Iovino F, Callegari G, Veltri A
Abstract: The processes through which forest systems influence the formation of runoffs can be traced to interception, evapotranspiration and infiltration which are the significant components of hydrological balance in woodland (Susmel,1967; Hibbert,1967; Blackie et al.,1980; Fattorelli,1987; Swank and Crossley Jr.,1987; Meunier et Mathys,1993). This work presents the results of a study on the effects of forest cover and, in particular, on the modifications brought about by thinning on the cycle of water and erosion. The research has been going on in an experimental basin of 139 hectares and extends from altitude of 975 m to 1300 m a.s.l. in the Sila Greca (Cosenza) since 1986 (39°28’N, 16°30’E). 83% of the basin is covered by plantations and natural populations of Calabrian Pine (Pinus nigra Arn. var. calabrica). Plantations, carried out on man made terraces, cover 60% of the whole watershed surface. Among these, 43% has stocking from 1,250 to 2,200 p/ha, with a cover of 56% and 79% respectiveley;17.5% is low density (an average of 600 p/ha), where Calabrian Pine mixed with Oak failed for pedological limitation. Natural stands cover 18% of the watershed, with a stocking ranging between 2,700 and 4,000 p/ha and a cover of 72% and 56%, respectively. The remaining 4% of the surface is covered by natural and artificial stands, of about 800 p/ha, as a result of fire damage. The basin belongs to the second group of the classification drawn up by McCulloch and Robinson (1993), according to which the hydrological behaviour of each individual basin is to be evaluated before and after intervention on the vegetation and any consequent deviations of hydrological parameters are attributed to changes in forest cover. In line with this methodology hydrological measurements were taken on the conditions of density and cover described above from 1986 to 1993. In 1994 these conditions were modified with selective thinning which involved the whole area of the woodland with the elimination of, on average, 50% of the number of plants and 30% of the basal area. The results obtained show how the conditions of forest cover before the intervention significantly affected the hydrological response of the basin. For example, whereas the most notable runoffs occur between January and March, the most consistent rainfall is recorded from October to December. This delay can be attributed to the saturation of the soil which takes place between August and January, a period in which there is little surface runoff. The results obtained allow us to detect the considerable laminating influence of the woodland through the soil’s absorption capacity. The basin behaves in such a way as to spread out in time its response to heavy rainfall and extend the time needed for the flood events to flow through the basin. Finally, the efficient working of the sytem is also shown by the average annual values of the runoff coefficient (0.17), which demonstrates how the system plays a crucial role in the hydrological cycle, provided it is in a good condition. Further research will compare the hydrological behaviour of the basin now with that prior to thinning through the use of a model which will evaluate the variations of the components and parameters of the peak flow diagrams in function of the changes in cover. The effects of cutting on the components of the hydrological balance, however, have already been shown from an analysis of the data acquired since 1994 in two sites located within the basin. The hydrological data concerns the collection and measurement of gross rainfall, throughfall, stemflow, runoff and erosion. The first experimental plot covers an area of 150 m2, exposed to the east, with a 30% gradient at 1,090 m a.s.l.. The plot has a density of 1,500 piante/ha.. The second experimental plot, following selective thinning from below, in which 50% of the plants, equivalent to 30% of basal area, was cleared, has a density of 867 plants/ha.. The test plot has 94% forest cover, while the second plot has 84%. The results enable us to show that average interception in the cleared plot is 47% of total rainfall, while in the plot where there was no intervention it was 58%. The stemflow value is 0.67% of total rainfall in the cleared area and 0.66% in the other. In both plots an increase in interception up to a threshold of 40mm has been observed. Surface runoff has not been measured in either plot.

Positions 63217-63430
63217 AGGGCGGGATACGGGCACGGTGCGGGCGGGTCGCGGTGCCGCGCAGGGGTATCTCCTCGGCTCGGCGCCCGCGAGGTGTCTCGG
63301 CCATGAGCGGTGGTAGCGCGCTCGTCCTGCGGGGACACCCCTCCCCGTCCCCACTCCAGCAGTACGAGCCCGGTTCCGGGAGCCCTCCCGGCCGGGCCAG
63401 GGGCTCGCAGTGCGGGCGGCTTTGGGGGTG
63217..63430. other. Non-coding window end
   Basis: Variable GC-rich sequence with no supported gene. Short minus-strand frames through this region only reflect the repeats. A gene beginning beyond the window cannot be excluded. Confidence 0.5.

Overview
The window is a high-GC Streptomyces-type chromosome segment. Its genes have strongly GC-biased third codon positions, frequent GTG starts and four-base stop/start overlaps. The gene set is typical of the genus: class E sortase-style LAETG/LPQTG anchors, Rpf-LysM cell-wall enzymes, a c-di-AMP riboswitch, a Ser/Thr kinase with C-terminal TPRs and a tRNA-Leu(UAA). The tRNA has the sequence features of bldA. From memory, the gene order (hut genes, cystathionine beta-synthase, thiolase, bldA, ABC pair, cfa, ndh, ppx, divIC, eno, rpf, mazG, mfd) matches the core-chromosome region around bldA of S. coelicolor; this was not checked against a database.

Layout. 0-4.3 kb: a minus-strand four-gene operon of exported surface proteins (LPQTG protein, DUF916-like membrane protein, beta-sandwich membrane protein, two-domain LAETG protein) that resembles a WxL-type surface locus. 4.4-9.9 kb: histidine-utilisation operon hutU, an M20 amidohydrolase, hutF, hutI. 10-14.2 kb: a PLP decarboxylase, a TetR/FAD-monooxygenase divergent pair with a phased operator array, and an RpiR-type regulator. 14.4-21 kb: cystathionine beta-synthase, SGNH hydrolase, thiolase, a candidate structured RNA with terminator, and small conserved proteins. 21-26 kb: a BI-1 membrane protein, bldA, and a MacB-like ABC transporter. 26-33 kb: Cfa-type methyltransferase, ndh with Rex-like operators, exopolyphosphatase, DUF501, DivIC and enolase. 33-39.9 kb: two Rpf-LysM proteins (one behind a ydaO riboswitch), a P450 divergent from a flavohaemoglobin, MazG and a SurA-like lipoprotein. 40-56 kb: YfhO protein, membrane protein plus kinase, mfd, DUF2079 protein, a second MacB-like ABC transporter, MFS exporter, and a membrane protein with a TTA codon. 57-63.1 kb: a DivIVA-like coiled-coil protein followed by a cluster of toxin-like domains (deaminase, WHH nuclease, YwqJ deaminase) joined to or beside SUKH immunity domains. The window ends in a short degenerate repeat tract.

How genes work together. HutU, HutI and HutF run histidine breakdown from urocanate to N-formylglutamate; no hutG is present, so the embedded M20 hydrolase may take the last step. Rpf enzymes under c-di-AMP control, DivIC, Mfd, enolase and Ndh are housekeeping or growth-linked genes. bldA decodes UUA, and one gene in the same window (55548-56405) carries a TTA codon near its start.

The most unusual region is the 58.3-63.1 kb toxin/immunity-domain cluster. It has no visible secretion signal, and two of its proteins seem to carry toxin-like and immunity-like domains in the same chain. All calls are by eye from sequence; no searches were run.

Citazione: Iovino F, Callegari G, Veltri A (1999). Hydrological balance in reafforestations of pine . 2° Congresso Nazionale SISEF, Bologna, 20 – 22 Ott 1999, Contributo no. #c2.6.44